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Old 08-10-2019, 03:03 AM   #1
Impureclient
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Any plumbers in here?

So it's the plumbing phase on my research now. I am limited in space 160 sq ft. I have narrowed it down to these two for hot water heaters:

Tankless/3.7GPM/Size: 17.5"x13.5"x5.5"/Warranty: 7 years against leakage and 2 years parts
https://www.homedepot.com/p/ATMOR-Th...18TP/300164325


Stainless Steel Tanked/Size: 19.5"x19.5"x29"/Warranty: 10 year against leakage and 6 year on parts
https://www.homedepot.com/p/Westingh...0N10/305554770

This is a shower/sink for bathroom, sink in kitchen and a hookup for washer. With a low flow for the shower, sink running and even doing the laundry all at the same time, that tankless will keep up. The 20 gallon should be OK too with no marathon showers happening.
So does it just come down to the size and warranty? Is there any reason not to go tankless? Several people have said parts are harder to get for tankless and in a pinch a tankless part(most likely heat element) is just a quick stop at a home improvement store.
I also see the tanked one has a Uniform Energy Factor of .92 which is high. All the tankless one says is "Save up to 50% on electric bills compared to a traditional tank water heater".

I have allotted for the tanked one to fit in there fine but the tankless one gives me a lot of extra space to work with. So which way to go?

Also just found this: https://www.rinnai.us/faq/tankless-w...s-water-heater
According to that if initial costs are the same and they are for the ones I chose, the tankless is definitely better. The warranty doesn't indicate that though.
It even says in that site that the tankless will outlast the tanked one "almost twice as long in some cases".

Last edited by Impureclient; 08-10-2019 at 03:17 AM.
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Old 08-10-2019, 05:05 PM   #2
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I'd go with the lightest, most space saving one.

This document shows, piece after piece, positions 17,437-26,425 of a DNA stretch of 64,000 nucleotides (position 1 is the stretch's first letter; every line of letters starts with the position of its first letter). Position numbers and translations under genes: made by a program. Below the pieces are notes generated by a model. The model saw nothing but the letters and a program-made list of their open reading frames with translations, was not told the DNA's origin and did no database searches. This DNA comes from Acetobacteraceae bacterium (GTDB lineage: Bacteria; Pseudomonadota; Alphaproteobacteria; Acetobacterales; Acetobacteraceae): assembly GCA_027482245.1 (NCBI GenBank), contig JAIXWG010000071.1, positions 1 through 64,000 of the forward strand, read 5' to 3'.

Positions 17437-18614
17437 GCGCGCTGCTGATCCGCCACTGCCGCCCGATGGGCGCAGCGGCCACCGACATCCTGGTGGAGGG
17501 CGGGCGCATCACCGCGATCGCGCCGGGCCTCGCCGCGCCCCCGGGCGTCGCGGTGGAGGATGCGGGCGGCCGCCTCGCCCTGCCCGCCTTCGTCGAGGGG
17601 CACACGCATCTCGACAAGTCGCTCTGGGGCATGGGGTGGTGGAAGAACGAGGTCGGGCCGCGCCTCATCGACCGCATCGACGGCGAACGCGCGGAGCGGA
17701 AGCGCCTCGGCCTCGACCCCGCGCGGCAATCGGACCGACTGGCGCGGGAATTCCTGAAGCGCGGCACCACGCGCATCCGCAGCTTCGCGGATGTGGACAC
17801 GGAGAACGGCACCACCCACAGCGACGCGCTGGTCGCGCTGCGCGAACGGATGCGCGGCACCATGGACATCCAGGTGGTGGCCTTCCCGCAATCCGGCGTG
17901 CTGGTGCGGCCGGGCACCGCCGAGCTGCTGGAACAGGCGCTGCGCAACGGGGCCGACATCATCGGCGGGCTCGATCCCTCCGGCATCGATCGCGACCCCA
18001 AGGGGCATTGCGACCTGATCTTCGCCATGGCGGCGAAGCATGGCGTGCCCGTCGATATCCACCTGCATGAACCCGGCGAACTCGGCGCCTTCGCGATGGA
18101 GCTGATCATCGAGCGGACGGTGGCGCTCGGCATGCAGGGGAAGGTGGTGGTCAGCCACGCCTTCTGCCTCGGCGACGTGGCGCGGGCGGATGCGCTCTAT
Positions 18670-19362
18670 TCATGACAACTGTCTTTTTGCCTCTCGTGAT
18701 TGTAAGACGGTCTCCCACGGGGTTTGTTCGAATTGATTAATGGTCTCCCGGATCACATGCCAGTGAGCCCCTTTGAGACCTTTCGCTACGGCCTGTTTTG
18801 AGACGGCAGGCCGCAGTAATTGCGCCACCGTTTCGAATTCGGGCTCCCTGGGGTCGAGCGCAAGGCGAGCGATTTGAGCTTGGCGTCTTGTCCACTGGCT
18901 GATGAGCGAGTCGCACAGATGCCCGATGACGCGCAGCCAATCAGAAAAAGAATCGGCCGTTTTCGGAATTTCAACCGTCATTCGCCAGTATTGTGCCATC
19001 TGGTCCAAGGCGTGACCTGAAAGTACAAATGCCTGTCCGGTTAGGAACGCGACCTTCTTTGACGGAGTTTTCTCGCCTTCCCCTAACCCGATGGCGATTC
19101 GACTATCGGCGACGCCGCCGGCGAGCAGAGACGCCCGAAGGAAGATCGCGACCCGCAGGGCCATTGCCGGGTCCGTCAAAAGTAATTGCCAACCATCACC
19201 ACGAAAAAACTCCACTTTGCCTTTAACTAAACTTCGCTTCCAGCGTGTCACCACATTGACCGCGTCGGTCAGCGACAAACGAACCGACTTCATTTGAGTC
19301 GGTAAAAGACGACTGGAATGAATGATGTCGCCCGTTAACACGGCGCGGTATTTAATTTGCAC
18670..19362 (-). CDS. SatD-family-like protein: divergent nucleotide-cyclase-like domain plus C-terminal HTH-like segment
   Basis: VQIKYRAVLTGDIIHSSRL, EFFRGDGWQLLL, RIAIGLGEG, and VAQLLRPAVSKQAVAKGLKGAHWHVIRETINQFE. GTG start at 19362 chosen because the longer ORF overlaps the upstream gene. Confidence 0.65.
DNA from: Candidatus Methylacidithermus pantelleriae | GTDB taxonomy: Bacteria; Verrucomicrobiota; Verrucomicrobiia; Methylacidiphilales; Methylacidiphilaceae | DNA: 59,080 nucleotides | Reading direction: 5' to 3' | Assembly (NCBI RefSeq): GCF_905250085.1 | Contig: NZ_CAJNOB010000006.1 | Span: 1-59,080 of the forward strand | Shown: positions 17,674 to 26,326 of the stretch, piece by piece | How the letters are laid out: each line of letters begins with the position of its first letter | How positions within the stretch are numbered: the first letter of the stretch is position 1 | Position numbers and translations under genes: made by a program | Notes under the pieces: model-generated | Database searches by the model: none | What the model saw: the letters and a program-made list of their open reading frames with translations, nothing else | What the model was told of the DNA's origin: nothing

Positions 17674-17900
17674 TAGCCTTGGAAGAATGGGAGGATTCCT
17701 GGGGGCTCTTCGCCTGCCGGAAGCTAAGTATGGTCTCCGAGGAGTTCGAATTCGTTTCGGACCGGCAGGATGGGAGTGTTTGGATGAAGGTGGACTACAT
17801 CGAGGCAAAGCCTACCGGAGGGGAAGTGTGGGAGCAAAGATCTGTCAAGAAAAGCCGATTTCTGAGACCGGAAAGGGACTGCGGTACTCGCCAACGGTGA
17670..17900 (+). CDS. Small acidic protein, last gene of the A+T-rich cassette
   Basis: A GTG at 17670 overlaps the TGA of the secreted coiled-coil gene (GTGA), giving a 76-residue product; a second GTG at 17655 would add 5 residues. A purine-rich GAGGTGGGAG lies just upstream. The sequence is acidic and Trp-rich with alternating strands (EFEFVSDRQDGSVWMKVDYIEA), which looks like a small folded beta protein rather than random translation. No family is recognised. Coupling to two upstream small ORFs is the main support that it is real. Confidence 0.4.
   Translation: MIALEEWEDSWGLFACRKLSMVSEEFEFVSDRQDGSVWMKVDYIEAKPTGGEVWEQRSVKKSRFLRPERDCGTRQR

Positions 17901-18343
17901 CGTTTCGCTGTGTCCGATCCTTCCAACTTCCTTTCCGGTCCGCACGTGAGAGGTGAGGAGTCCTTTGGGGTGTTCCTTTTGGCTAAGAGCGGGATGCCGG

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Old 08-10-2019, 05:08 PM   #3
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Id for for the one easiest to get repair parts for and work on with lower expense over time


am not a plumber though, just a janitor
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Old 08-10-2019, 07:00 PM   #4
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i've got nothing to really add, i just found this humorous.

Quote:
Originally Posted by rinnai webpage
You could be “output challenged” if maximum useage was calculated incorrectly. Fortunately, we have tools to help you and your installation professional choose the right Rinnai unit for you, avoiding this issue.

For an exact installation and unit price, click here to find a licensed dealer in your area.
"yeah, we've got tools to help, but you can't use them!"

if i didn't know better, these companies are starting to make building a house sound like rocket surgery!
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Old 08-10-2019, 08:34 PM   #5
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Well I'm no plumber but I did replace my water heater not too long aso.
I was looking at a tankless unit but the amount to get the electrican to wire up was more than what I thought I would save.

I just ended up getting a bigger traditional water heater. Super simple to install even played with copper tubbing soldering. Only problem I encountered was removing the old unit. Cause it still had water in it.

So that's something to think about the extra cost with a tank less water heater. Unless you got an electrician buddy.
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Old 08-10-2019, 08:49 PM   #6
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Quote:
Originally Posted by Mr.ac View Post
Well I'm no plumber but I did replace my water heater not too long aso.
I was looking at a tankless unit but the amount to get the electrican to wire up was more than what I thought I would save.

I just ended up getting a bigger traditional water heater. Super simple to install even played with copper tubbing soldering. Only problem I encountered was removing the old unit. Cause it still had water in it.

So that's something to think about the extra cost with a tank less water heater. Unless you got an electrician buddy.
Welp, for next time, there is a valve up on top that shuts off the water to the tank - that will make soldering the copper tubing much easier - you don't have to work as fast. Then there is a valve at the bottom of the tank that drains it - that makes it much lighter and easier to move. If you don't shut off the power to the unit, only touch one wire at a time - and don't be standing in the water that is all over the floor from draining the tank. Oh yes, if your hot water heater is gas, and you don't turn off the gas, make the switch really fast and if you get light headed, go outside till your head clears and don't light up a cigarette with an open flame.

Your welcome.




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Old 08-10-2019, 08:54 PM   #7
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3.7gpm for 160 sq feet? LOL! 2.5 GPM is PLENTY.
https://www.amazon.com/Ecosmart-ECO-...64&s=hi&sr=1-1
I've installed a tankless propane. I went with Rinnai because it was recommended.
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Old 08-10-2019, 11:24 PM   #8
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Thanks for the responses. I like that Ecosmart brand one that @jsimon7777 found there. The Ecosmart ECO 18 looks like it would be OK in my current climate zone doing up to 3.2 gpm but,